Performance-wise, Denman and Kondelik are both quite good, but I’d give a slight edge to Kondelik as the (eventually) more sympathetic brother. Thomas has more of a journey, from cold psycho to fearful and regretful – and the scene (discussed below) with Crampton is a remarkable piece of acting (for Kondelik and Crampton). There are real tears and real pathos in Kondelik’s performance. It’s not to say that Denman doesn’t deliver, but at the outset, Charles is already weird and awkward, carrying with him that “home-schooled”, improperly socialized behavior. So when the potent switch between the brothers materializes, it seems less of a stretch for Charles (and thus Denman) to move into the new powerful and insane role as the dominant sibling. However, Denman gets the best acting scene in the film’s climax, discovering the pain and regret which Thomas found much earlier – but by this point, this brilliantly emotional reaction (provided by Denman) is sadly just too late in the character journey for Charles.
In two supporting roles, horror regulars Barbara Crampton and Ken Foree (screen partners in the classic From Beyond) reunite (although only for one brief but important moment). Crampton channels a little of Piper Laurie’s role in DePalma’s Carrie as well as Bette Davis in Whatever Happened to Baby Jane?. In a Q & A following the screening, director Prendes revealed that Davis was what he suggested to Crampton, and Davis was what he received. Crampton chews the scenery in a grand and wonderfully sleazy and boozy way. You love to hate her, and as I’ve said in so many other reviews of the past year (We Are Still Here, The Last Survivors), Crampton is all over the place – not in her acting, but in her ever-expanding resume. I personally can’t get enough of her, and based on this continuous string of horror hits, I’ll have no problem getting my fix. Of particular interest are her painfully biting moments with Thomas – clearly not the favorite child. The trucker mouth on the boys’ mother will practically leave you blushing, but also cheering for the absolute venom she delightfully spews forth.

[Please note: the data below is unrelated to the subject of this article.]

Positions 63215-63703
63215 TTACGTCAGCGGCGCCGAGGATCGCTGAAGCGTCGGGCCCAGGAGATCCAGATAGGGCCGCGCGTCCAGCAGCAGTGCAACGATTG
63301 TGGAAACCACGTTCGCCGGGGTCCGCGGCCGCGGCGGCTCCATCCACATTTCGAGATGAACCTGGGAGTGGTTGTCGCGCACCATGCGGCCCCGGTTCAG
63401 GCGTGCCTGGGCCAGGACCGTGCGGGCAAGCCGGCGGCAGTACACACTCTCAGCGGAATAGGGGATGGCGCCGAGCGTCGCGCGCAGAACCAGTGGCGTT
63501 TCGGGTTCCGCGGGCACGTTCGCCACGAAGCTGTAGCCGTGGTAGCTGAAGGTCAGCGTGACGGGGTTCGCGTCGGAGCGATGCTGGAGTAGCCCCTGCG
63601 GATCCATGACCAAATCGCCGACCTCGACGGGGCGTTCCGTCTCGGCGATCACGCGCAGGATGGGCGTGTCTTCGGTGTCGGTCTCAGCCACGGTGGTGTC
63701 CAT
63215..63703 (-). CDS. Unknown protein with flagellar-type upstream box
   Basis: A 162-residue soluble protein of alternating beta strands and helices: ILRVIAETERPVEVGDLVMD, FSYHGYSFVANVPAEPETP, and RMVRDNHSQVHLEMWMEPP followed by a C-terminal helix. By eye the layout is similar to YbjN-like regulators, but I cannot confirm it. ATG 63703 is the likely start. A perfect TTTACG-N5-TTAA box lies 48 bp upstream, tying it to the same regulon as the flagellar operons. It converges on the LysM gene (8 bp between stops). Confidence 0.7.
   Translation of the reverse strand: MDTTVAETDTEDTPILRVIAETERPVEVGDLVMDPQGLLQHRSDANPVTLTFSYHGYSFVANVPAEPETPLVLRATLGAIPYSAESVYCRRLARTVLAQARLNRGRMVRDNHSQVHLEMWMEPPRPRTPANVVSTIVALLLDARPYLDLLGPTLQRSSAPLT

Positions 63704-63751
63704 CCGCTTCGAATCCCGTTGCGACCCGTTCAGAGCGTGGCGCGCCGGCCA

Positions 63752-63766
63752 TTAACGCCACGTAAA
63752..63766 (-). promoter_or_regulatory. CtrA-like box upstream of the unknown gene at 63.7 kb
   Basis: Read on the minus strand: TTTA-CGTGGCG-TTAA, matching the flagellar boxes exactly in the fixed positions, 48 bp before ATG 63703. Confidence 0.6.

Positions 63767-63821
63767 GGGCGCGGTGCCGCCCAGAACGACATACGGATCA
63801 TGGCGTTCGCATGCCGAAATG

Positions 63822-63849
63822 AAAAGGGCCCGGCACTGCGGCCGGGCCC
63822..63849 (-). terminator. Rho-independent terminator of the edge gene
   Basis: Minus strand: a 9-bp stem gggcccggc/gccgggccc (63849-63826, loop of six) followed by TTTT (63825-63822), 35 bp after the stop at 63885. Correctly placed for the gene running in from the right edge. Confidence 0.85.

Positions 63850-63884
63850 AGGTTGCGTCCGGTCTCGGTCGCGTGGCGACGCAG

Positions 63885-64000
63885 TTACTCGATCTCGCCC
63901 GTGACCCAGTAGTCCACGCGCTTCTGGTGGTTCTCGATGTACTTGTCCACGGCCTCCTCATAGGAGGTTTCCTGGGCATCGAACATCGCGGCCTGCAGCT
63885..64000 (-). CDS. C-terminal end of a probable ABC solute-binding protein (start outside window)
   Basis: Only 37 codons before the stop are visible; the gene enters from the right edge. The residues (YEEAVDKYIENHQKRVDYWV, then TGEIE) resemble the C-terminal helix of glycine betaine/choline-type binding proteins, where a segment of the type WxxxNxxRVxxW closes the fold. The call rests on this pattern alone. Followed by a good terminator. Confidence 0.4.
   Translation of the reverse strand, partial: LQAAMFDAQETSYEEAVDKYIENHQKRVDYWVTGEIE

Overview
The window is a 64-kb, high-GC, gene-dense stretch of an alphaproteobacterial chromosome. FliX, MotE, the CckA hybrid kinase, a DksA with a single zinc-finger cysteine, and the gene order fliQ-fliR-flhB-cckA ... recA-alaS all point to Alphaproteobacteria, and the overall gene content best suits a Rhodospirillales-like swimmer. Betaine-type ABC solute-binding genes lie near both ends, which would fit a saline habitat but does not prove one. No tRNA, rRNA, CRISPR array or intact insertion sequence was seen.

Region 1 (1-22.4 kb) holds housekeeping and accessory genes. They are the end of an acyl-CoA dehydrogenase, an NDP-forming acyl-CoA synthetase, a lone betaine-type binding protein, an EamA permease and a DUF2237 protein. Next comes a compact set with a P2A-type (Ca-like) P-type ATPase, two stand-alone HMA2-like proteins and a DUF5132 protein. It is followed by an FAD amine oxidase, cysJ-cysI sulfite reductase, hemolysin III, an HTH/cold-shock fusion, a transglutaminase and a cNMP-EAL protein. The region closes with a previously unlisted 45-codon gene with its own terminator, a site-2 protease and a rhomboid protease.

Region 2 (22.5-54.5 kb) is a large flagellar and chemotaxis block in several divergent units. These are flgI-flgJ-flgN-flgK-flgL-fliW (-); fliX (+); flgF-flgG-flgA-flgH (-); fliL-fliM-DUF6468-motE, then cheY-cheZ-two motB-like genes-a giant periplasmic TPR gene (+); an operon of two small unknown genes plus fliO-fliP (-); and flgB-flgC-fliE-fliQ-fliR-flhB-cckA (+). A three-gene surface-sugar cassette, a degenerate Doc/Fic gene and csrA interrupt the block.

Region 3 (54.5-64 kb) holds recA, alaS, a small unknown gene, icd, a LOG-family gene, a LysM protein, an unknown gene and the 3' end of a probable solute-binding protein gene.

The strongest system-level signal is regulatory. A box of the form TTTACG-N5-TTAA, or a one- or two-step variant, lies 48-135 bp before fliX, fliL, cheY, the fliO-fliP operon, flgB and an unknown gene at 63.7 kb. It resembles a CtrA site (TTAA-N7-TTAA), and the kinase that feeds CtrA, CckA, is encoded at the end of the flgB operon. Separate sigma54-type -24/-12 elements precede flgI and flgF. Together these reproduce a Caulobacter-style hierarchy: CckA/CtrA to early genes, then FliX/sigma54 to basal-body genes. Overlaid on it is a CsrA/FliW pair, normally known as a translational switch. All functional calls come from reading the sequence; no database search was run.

But it’s Ken Foree who steals the show. He’s Homer, the detective on the case (once the brothers have accomplished what they’ve always dreamed of), and he’s got something more than paperwork, photographs and a gun to solve his case. He’s a psychic. Like Crampton, it’s always a distinct pleasure to find Foree on the cast roster of any film. We’ve all loved him since he gave us Peter in Romero’s Dawn of the Dead so many years ago, and every time he shows up, you know he’ll provide something worthwhile. Such is the case with his few scenes in The Divine Tragedies. His introduction to the boys, while they dine at their favorite eatery (this is also an important place to the boys, beyond enjoying pancakes) is a load of fun. It was mentioned in the Q & A that Homer’s delight at the coffee he is served – was all Foree – far and above what was on the page. His screeching praise of “mmmmmmm!” over the coffee’s flavor will have you instantly falling in love with Homer. Foree just brings a sense of fun and with his towering physique – a monumental on-screen presence in every way.
The Divine Tragedies is a thinking man’s horror film. It’s got plenty of gore and horror flick trappings, but more than that, it has the benefit of being a captivating character study. It’s both lively and fun, and on the other side of the token – esoteric and thoughtful – just like the clashing and ever-changing personalities of the boys themselves.